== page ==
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An Outperformer In Energy Infrastructure

Those that seek income from their portfolios usually face a dilemma. They are by definition normally at the point where they are looking to protect their capital, so are risk-averse, but the interest and other payments that make up securities income are essentially a reward for risk. The trick is in balancing that risk and reward and that can be done in one of two ways.

The first is to moderate both sides by investing entirely in middle income producing, moderately risky instruments. The second is to average within your holdings, owning some high-yielding but risky things, and some with lower yield but a greater degree of safety. Those that take the second approach may want to consider the InfraCap MLP ETF (AMZA) as an element of the risky but high-yielding part of their portfolio.

AMZA is a unique animal. It is an actively managed ETF that employs some leverage. Both of those things increase costs, resulting in an expense ratio of 2.4%. That would be high for a traditional mutual fund, but for an ETF it is even more so. As if that isn’t enough to put you off, the one-year chart looks like this…


Before you conclude that I have lost my mind though, consider this. That chart shows a 13.2% 1-year loss, but during that time distributions have totaled over 15% and AMZA has outperformed its peers throughout its existence. Over the last three months, for example, the fund has returned 23.6% versus a category average of -1.4%.

Still, the one-year total return of 4.5 % doesn’t look too hot, but there are reasons to believe that the declines in the ETF’s price will at least slow down over the coming months, if not actually reverse, and if that is the case the yield looks very tempting.

Being leveraged and deriving most of its value from its yield, AMZA is very sensitive to interest rates. Increases in rates decrease the relative value of the payouts and increase the cost of borrowing to leverage, so they are a double whammy. In that context, the big losses last year, as the Fed was increasing rates, make sense, but so does the bounce since the end of 2018. That is when the Fed changed tack somewhat, indicating minimal rate hikes this year.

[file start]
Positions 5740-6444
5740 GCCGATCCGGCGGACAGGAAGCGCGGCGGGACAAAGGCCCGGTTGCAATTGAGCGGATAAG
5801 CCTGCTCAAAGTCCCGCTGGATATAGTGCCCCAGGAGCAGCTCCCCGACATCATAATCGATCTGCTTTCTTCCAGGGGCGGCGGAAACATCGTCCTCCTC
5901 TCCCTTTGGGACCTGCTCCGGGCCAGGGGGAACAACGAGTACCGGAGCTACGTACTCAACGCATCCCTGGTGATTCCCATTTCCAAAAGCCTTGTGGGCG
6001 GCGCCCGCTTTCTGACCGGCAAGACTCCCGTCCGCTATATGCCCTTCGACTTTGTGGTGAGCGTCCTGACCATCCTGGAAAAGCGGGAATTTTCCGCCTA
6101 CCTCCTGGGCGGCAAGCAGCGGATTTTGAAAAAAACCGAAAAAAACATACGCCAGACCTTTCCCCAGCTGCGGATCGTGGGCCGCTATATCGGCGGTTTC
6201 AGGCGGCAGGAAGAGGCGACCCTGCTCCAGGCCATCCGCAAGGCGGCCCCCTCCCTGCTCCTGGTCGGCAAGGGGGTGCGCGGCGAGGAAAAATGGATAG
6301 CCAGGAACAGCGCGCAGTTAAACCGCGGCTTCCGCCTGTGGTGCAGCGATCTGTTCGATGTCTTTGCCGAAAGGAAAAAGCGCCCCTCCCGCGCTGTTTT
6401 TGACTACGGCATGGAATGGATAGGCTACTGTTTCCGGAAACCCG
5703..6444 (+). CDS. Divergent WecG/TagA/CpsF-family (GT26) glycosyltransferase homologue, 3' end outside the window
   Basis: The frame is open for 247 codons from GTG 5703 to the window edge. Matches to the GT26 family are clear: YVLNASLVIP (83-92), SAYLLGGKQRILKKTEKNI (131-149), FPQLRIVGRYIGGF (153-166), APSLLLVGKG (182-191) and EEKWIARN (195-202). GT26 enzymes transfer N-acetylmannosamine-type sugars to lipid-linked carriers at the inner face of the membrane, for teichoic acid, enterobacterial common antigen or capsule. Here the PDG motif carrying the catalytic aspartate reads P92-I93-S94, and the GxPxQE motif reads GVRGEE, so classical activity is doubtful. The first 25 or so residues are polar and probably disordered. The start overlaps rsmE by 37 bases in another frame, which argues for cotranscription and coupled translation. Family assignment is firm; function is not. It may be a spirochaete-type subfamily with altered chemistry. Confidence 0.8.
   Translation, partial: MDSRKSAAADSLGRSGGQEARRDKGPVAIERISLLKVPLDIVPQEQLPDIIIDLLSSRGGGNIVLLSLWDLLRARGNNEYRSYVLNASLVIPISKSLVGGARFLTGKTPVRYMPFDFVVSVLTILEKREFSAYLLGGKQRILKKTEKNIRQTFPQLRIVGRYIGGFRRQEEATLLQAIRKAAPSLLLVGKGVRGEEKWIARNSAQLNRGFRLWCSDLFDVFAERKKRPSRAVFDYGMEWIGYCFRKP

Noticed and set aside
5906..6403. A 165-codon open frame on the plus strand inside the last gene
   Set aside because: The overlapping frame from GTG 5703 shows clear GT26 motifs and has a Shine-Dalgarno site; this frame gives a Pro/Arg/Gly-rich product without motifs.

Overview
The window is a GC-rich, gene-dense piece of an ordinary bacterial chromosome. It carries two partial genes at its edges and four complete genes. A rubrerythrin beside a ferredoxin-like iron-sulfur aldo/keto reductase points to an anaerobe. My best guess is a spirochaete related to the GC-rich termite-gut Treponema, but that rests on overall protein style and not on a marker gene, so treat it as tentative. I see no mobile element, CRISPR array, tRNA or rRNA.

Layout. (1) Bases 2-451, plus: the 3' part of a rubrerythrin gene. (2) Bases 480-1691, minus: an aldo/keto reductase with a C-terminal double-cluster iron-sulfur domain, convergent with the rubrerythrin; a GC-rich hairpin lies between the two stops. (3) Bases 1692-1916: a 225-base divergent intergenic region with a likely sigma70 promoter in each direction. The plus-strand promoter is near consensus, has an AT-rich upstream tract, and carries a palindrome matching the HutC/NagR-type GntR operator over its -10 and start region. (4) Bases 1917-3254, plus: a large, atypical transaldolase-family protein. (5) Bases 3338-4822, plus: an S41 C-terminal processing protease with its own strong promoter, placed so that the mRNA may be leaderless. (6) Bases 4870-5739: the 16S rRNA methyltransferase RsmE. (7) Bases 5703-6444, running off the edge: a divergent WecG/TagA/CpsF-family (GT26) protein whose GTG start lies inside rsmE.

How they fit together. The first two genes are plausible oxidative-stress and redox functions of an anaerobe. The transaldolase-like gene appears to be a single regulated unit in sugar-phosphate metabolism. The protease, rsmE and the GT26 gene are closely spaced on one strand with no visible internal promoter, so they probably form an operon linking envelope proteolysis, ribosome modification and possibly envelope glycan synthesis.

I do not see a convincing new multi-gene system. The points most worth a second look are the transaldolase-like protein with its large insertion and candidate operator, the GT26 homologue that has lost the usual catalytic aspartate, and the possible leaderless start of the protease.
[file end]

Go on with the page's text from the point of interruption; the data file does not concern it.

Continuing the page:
Treasuries have responded, and the inverted yield curve that we now see suggests that not only are hikes just about over, but also that a cut before too long is now expected. Donald Trump has recently stepped up his pressure on the Fed in that direction and has begun appointing candidates to the Fed board who agree with his take. I am not sure that will be enough to reverse policy, but it certainly makes a pause look likely.

As a fund of MLPs, AMZA is also sensitive to oil prices. So far this year there has been a strong rebound in crude which has helped boost that three-month total return. There is no reason to believe that that will reverse due to supply conditions, but there is a risk on the demand side. The thing to consider though, is that if there is demand weakness it would be down to a general slowdown. Everything would get hit, and in that scenario a yield of over 15% provides a nice cushion.

I am not advocating that you sell everything you currently own and jump into AMZA. Even given the potential positives, it is far too risky for that. If, however, you are trying to generate income from your holdings and are depressed to see interest rates back to close to their lows, you may want to consider a small holding to boost your overall yield.

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